EC and environmentalists fear nuclear threat to Russia
An EC commissioner has spoken out on the threat of Russia’s nuclear graveyards and environmental groups staged protests in 20 cities against a government proposal to import nuclear waste on a commercial basis.
On 18 January in Moscow, the EC’s Commissioner for External Relations Chris Patten spoke out on the Commission’s worries over the safety of decaying nuclear submarines. In the same week, Russian environmental groups organised the first day in a series of nationwide protests against the Ministry of Atomic Power’s (Minatom) proposal, which has already been approved by the lower house of the Russian parliament, the Duma, for a first reading of three laws. The laws would allow Minatom to store and reprocess foreign spent nuclear fuel in Russia.
“There is a wide range of nuclear safety issues which need to be tackled. But there is no case so dramatic as that of nuclear safety and submarines,” Patten said. “In the seas and on the shores surrounding the Kola peninsula, there are some 300 nuclear reactors, about 20% of the world’s total and thousands of spent nuclear fuel elements. “The lack of adequate storage or disposal facilities for spent fuel and radioactive waste from the reactors of nuclear vessels is a sword of Damocles hanging over all our futures.”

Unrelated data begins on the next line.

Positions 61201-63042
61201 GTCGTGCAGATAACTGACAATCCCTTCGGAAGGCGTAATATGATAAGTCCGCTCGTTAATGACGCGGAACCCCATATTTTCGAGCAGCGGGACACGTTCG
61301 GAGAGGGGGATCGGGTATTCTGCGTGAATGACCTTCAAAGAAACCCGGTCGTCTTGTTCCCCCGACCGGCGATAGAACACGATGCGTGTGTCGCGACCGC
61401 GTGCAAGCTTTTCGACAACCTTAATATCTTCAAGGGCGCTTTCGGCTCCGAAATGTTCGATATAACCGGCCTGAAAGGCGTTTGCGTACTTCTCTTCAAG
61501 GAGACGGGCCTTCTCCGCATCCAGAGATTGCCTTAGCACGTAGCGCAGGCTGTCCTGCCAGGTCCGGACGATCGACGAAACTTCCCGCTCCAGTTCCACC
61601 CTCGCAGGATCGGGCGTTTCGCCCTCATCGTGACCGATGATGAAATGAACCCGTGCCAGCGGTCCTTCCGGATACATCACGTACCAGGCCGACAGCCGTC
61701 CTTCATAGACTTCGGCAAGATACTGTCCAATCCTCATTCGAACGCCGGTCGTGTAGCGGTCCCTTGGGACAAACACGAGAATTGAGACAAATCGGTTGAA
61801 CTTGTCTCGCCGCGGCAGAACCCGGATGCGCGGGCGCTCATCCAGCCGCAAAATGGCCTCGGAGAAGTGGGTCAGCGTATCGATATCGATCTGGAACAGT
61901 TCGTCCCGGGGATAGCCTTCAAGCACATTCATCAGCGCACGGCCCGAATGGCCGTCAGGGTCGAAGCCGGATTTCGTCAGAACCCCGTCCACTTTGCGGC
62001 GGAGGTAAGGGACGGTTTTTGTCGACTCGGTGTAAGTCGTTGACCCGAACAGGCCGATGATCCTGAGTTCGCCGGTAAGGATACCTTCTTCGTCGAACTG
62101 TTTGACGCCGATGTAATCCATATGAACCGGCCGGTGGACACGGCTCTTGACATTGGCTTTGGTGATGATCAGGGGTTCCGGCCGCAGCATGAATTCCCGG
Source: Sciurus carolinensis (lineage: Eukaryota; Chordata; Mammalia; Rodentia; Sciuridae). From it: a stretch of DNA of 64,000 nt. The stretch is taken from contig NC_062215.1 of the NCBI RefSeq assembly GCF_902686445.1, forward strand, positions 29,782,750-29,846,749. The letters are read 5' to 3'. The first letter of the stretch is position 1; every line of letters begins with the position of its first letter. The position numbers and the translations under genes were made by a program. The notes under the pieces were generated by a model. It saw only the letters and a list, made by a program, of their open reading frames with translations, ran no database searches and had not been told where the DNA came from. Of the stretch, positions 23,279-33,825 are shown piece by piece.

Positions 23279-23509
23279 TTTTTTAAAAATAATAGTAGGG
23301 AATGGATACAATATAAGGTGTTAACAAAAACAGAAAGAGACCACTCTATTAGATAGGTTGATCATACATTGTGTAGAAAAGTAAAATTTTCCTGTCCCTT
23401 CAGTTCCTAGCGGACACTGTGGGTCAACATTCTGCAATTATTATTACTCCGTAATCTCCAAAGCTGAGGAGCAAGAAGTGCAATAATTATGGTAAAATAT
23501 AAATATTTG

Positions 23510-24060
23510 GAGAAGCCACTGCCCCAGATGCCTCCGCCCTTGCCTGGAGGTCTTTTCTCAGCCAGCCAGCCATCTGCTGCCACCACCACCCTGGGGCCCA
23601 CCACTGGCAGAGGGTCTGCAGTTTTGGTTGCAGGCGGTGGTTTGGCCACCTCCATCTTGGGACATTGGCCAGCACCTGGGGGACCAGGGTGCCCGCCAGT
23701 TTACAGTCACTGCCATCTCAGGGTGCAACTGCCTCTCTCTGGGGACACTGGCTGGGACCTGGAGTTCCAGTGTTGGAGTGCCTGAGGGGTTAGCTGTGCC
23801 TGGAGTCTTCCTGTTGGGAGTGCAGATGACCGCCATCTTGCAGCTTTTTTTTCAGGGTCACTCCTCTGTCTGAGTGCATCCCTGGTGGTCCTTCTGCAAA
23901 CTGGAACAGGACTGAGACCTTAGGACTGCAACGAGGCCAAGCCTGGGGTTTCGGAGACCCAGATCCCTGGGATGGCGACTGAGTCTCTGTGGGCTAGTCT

Patten said that the Commission and the incoming Swedish Presidency of the EU are very keen to see quicker progress in international efforts to address the problem. He affirmed that there would have to be rapid decisions on issues of sovereignty, finance and legality to allow the Multilateral Nuclear Environment Programme in the Russian Federation (MNEPR) to clear up the radioactive material.
On 15 January, protests organised by the environmental coalition, Socio-Ecological Union, and involving environmentalists and local politicians from across the political spectrum, took place in 20 cities from the west to Siberia. One political party, Yabloko, has called for nationwide resistance to the Minatom plan.
At present, the import of nuclear waste is prohibited under Russian law, and the new laws will have to pass second and third readings, and approval from President Vladimir Putin.
A damning new report on the dangers of transporting of radioactive materials across Russia is to be released during the week at the National Press Institute in Moscow.
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